Esteban Gonzalez’s review published on Letterboxd:
“This is my story. This is the sacrifice my father made. This was his gift to me.”
The film that introduced the world to the charming Italian actor, Roberto Benigni (perhaps not because they saw his actual movie, but for the way he accepted his Oscar for his performance in this film as he leaped through the seats of the actors that were attending the ceremony). This is my favorite foreign film because it manages to balance a wonderful story that begins as a romantic comedy and ends up being about the tragic events that took place during the holocaust. How could Benigni possibly pull something like this off? He’s telling a hopeful light hearted story in the midst of a horrific historical event. Using the premise of the love a father has for his child, he manages to turn the terrible ordeal into a childish game in order to protect the innocence of his son. We’ve never seen a holocaust film quite like this, but it works because of the amazing performance from Benigni and the passion he put into this film. The chemistry between him and his wife, Nicoletta Braschi, and the performance from Giorgio Cantarini playing the cute son end up completely elevating the film and turning a well known horrific story into one of love and hope.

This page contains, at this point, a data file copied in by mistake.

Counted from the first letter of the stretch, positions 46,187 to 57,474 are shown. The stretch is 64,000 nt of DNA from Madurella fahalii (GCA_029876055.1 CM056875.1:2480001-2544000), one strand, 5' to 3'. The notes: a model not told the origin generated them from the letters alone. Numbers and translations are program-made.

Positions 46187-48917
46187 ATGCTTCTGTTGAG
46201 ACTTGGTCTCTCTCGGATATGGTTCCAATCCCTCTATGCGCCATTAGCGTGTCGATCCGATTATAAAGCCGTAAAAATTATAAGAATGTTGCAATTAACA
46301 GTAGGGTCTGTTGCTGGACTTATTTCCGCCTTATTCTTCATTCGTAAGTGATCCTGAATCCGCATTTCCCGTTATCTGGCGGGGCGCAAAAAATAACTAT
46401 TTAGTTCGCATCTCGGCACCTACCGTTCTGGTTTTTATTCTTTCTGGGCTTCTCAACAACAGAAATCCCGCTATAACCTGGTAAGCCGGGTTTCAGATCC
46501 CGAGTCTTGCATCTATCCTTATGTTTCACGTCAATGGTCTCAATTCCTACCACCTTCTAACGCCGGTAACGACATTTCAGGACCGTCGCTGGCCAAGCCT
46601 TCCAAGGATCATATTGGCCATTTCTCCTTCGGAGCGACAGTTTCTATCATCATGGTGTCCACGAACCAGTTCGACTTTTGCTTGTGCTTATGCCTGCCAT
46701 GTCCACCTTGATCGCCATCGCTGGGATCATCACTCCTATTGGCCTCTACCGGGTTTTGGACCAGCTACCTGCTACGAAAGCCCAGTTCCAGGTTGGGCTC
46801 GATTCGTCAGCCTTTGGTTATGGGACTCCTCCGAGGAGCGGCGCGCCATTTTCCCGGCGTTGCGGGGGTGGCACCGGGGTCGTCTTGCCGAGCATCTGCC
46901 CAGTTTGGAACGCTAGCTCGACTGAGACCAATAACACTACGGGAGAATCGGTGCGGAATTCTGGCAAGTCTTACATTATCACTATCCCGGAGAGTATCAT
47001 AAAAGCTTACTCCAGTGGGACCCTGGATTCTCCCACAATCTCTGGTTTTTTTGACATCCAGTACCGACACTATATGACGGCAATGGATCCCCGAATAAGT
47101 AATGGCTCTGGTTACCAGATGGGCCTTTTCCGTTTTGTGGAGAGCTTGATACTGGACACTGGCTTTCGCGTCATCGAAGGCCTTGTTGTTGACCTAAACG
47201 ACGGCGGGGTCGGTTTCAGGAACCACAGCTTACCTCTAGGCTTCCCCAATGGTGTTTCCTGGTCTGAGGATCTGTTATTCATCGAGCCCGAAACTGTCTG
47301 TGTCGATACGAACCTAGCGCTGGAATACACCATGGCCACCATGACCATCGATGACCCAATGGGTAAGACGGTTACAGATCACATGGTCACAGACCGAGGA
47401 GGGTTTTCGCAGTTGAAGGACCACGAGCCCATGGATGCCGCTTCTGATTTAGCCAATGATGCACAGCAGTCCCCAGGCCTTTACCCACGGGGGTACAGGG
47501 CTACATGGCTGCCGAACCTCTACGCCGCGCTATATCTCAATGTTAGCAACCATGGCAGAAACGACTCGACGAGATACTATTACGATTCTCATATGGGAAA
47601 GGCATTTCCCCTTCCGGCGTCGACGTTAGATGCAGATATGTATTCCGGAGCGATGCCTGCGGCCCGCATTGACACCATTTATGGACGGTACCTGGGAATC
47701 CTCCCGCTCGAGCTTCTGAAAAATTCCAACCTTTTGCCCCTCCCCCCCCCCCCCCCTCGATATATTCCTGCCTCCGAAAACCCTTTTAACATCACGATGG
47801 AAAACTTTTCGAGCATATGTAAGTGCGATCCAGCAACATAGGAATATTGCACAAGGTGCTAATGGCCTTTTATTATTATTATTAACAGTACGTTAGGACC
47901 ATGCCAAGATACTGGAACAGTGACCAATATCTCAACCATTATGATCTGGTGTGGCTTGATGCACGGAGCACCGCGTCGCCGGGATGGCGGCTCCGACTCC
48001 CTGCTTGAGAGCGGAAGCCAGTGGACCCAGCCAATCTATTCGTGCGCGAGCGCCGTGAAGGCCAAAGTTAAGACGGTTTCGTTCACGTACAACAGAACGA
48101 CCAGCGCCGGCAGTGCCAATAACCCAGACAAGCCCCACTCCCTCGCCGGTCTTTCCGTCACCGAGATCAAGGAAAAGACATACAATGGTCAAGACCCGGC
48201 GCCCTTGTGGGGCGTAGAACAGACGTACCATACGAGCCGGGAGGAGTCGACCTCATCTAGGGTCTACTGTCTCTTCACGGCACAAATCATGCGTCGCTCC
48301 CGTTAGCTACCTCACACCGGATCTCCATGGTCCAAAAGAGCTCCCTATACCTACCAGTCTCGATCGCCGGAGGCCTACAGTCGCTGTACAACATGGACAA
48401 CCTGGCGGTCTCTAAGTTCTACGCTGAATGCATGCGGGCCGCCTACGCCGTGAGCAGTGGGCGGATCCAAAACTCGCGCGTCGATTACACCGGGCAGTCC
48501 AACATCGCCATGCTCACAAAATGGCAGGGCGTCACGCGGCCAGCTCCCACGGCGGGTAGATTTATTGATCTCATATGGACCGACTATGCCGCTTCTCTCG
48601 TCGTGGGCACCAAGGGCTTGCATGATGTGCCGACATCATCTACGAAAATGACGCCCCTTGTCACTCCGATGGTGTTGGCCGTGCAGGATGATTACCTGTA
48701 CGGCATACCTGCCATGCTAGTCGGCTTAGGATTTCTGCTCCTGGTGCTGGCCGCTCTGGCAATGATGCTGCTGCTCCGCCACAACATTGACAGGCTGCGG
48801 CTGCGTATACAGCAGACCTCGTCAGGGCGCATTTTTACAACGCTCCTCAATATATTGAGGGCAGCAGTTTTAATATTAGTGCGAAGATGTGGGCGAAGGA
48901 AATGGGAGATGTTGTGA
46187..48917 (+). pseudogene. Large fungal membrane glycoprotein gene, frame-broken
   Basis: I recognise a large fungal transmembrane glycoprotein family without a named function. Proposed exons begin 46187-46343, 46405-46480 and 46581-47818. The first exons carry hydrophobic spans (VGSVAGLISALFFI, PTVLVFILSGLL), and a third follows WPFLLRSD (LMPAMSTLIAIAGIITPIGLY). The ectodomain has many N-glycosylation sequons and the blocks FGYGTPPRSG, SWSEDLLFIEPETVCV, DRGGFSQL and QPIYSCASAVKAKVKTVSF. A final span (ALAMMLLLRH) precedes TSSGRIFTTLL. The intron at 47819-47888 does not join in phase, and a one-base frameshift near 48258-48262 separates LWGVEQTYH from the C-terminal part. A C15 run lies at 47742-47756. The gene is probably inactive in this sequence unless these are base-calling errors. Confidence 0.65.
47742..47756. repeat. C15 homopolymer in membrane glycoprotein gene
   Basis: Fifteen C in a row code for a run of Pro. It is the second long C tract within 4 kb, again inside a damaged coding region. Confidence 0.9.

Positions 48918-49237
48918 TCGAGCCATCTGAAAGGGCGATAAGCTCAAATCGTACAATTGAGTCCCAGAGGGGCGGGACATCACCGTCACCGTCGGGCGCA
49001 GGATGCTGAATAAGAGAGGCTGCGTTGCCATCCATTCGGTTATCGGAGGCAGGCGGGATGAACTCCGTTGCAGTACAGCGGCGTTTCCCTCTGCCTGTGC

There are several scenes that stood out for me in this film. At the beginning one can find several similarities with Chaplin’s work in The Great Dictator, especially in the scene where Benigni impersonates a fascist professor explaining to the students why they are the superior race. It is a hilarious scene where Benigni proves his comedic physical talent. The love story is so well developed that it could’ve worked on its own as a simple romantic comedy, but the film takes a surprising turn during the second half where the main focus becomes the relationship between a father and the sacrifice he makes to protect the innocence of his son. It is a beautiful love letter about hope and in my opinion it handles the material with a lot of sensibility. Another brilliant scene where we see how far the father is willing to go to shield his son is when he offers to translate for a German officer the rules of the concentration camp and he completely makes everything up so his son would believe it is only a competition. It is a hilarious movie that at the same time is extremely touching due to the dark events surrounding the film. Benigni took a huge risk with this story, but he managed to find the perfect balance and turned the film into a masterpiece. The music from Nicola Piovani is one of the best scores I’ve heard in a film and it definitely sets the tone of the movie.